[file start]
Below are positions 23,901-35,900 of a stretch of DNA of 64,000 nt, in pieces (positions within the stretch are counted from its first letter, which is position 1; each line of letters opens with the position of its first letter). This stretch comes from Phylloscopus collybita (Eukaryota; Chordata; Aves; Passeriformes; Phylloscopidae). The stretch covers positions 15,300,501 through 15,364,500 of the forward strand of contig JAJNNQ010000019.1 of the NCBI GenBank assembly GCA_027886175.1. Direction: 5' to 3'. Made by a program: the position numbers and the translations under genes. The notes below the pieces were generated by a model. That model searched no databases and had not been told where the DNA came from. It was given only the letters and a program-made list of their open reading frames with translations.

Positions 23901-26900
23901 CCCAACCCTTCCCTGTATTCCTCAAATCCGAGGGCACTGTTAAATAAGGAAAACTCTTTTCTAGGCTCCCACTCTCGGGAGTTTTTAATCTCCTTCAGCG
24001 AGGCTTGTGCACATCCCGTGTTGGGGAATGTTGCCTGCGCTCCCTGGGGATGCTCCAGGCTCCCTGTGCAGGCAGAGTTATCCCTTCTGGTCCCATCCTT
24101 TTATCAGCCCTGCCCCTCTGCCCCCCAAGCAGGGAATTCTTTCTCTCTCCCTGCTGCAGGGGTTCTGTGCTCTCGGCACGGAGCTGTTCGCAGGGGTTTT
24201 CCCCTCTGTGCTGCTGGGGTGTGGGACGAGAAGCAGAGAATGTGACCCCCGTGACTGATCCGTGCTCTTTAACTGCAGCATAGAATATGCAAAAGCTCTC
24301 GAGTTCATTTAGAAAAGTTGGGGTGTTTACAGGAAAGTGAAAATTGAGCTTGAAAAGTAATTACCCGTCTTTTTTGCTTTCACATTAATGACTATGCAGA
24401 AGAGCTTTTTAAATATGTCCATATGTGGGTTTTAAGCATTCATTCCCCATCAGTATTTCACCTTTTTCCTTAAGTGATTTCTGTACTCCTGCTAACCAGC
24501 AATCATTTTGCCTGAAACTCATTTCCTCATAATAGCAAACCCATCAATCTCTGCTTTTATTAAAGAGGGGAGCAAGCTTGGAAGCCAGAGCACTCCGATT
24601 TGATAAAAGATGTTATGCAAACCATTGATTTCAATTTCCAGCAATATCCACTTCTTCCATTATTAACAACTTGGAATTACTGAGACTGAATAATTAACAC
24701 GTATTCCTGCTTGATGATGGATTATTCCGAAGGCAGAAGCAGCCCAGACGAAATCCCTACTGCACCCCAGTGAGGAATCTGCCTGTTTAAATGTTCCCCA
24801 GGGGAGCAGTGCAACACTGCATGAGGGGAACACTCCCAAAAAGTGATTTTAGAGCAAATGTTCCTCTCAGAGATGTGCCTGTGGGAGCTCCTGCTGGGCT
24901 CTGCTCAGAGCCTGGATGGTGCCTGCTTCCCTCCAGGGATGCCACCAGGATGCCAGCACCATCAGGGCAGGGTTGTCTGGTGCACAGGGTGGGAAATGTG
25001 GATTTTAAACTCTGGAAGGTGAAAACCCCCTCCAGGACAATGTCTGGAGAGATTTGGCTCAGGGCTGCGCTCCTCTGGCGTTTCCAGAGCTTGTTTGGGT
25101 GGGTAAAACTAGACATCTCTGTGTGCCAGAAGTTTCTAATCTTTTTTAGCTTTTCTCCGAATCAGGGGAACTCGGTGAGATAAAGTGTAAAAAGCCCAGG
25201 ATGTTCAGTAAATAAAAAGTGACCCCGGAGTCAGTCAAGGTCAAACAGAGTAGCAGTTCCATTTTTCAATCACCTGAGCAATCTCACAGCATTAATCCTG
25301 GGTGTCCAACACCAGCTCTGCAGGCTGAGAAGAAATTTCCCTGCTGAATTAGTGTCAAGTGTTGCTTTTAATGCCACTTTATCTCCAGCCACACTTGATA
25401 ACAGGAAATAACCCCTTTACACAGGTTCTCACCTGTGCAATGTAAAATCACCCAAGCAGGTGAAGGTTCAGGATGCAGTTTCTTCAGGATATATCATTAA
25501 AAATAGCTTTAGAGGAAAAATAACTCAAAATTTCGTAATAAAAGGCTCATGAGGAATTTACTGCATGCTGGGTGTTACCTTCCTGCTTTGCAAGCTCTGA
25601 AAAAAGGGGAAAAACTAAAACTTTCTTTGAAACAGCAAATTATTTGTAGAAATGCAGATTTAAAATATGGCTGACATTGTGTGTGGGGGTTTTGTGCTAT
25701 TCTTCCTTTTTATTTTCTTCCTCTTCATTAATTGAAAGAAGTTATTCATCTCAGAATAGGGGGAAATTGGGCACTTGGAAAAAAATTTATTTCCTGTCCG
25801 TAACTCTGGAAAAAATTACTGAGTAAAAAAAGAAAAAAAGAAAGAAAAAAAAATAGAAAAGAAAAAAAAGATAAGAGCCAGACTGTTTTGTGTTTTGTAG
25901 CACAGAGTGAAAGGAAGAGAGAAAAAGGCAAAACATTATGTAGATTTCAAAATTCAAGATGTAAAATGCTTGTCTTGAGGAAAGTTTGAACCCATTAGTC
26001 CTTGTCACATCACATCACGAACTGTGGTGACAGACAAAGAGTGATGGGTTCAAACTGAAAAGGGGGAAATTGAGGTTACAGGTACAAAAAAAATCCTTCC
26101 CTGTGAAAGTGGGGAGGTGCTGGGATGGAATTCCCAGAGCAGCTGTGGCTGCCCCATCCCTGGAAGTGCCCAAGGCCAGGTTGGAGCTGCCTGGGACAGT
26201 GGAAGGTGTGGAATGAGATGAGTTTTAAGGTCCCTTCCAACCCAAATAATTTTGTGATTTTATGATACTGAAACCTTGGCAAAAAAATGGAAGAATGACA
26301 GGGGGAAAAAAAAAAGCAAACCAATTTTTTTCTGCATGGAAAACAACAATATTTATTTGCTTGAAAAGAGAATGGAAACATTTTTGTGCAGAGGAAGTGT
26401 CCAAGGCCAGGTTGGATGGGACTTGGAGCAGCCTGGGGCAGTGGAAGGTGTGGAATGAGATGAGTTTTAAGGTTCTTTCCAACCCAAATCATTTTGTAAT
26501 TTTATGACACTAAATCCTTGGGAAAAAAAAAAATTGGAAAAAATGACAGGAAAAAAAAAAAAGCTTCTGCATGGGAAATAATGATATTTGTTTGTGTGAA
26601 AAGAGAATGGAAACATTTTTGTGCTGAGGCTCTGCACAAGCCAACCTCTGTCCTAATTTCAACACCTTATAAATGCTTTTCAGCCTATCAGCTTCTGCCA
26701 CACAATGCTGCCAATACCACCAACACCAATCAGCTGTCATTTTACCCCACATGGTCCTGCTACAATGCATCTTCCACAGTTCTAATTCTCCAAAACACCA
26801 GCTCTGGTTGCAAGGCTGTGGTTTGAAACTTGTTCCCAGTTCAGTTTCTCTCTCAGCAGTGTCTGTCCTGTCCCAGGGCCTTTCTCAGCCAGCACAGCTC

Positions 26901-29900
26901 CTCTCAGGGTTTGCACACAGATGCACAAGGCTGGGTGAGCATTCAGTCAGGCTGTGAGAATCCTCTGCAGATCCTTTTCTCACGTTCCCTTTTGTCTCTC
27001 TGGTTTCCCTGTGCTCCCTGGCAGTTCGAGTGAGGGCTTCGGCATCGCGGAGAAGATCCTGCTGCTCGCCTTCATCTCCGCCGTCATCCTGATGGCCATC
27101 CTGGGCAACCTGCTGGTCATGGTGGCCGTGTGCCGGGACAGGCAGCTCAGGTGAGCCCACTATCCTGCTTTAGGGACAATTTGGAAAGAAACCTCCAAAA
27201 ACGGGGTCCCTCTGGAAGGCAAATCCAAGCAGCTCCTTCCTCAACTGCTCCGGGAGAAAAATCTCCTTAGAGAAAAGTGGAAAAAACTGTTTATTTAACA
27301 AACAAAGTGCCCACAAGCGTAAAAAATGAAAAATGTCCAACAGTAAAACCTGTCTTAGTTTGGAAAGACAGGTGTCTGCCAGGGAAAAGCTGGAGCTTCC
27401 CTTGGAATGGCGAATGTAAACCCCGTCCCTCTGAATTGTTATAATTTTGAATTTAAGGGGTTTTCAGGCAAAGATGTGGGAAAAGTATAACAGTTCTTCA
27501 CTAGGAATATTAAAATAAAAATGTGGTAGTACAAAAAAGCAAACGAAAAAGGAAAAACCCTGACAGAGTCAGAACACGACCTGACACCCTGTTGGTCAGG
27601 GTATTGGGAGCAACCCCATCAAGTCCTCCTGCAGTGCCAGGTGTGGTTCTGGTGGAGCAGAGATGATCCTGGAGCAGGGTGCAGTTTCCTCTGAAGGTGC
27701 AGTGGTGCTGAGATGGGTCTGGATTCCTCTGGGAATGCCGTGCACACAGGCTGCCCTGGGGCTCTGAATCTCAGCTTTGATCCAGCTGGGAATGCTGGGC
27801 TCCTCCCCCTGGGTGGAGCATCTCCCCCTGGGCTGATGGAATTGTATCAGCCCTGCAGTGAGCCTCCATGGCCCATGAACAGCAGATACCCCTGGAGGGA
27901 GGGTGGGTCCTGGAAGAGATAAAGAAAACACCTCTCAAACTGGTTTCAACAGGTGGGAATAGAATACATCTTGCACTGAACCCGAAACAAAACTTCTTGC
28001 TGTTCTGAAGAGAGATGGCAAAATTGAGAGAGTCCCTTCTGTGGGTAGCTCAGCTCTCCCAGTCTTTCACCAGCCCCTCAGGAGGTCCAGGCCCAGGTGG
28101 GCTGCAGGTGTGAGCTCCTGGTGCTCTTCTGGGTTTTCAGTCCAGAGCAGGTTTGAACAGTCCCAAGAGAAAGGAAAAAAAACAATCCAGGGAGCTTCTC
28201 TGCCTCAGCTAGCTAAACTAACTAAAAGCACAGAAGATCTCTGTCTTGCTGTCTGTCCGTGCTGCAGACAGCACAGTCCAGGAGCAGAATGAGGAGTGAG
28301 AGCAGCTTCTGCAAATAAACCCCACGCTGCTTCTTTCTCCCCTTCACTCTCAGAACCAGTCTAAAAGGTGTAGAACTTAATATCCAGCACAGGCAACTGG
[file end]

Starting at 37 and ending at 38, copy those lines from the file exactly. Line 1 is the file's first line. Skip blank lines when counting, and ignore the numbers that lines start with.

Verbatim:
27201 ACGGGGTCCCTCTGGAAGGCAAATCCAAGCAGCTCCTTCCTCAACTGCTCCGGGAGAAAAATCTCCTTAGAGAAAAGTGGAAAAAACTGTTTATTTAACA
27301 AACAAAGTGCCCACAAGCGTAAAAAATGAAAAATGTCCAACAGTAAAACCTGTCTTAGTTTGGAAAGACAGGTGTCTGCCAGGGAAAAGCTGGAGCTTCC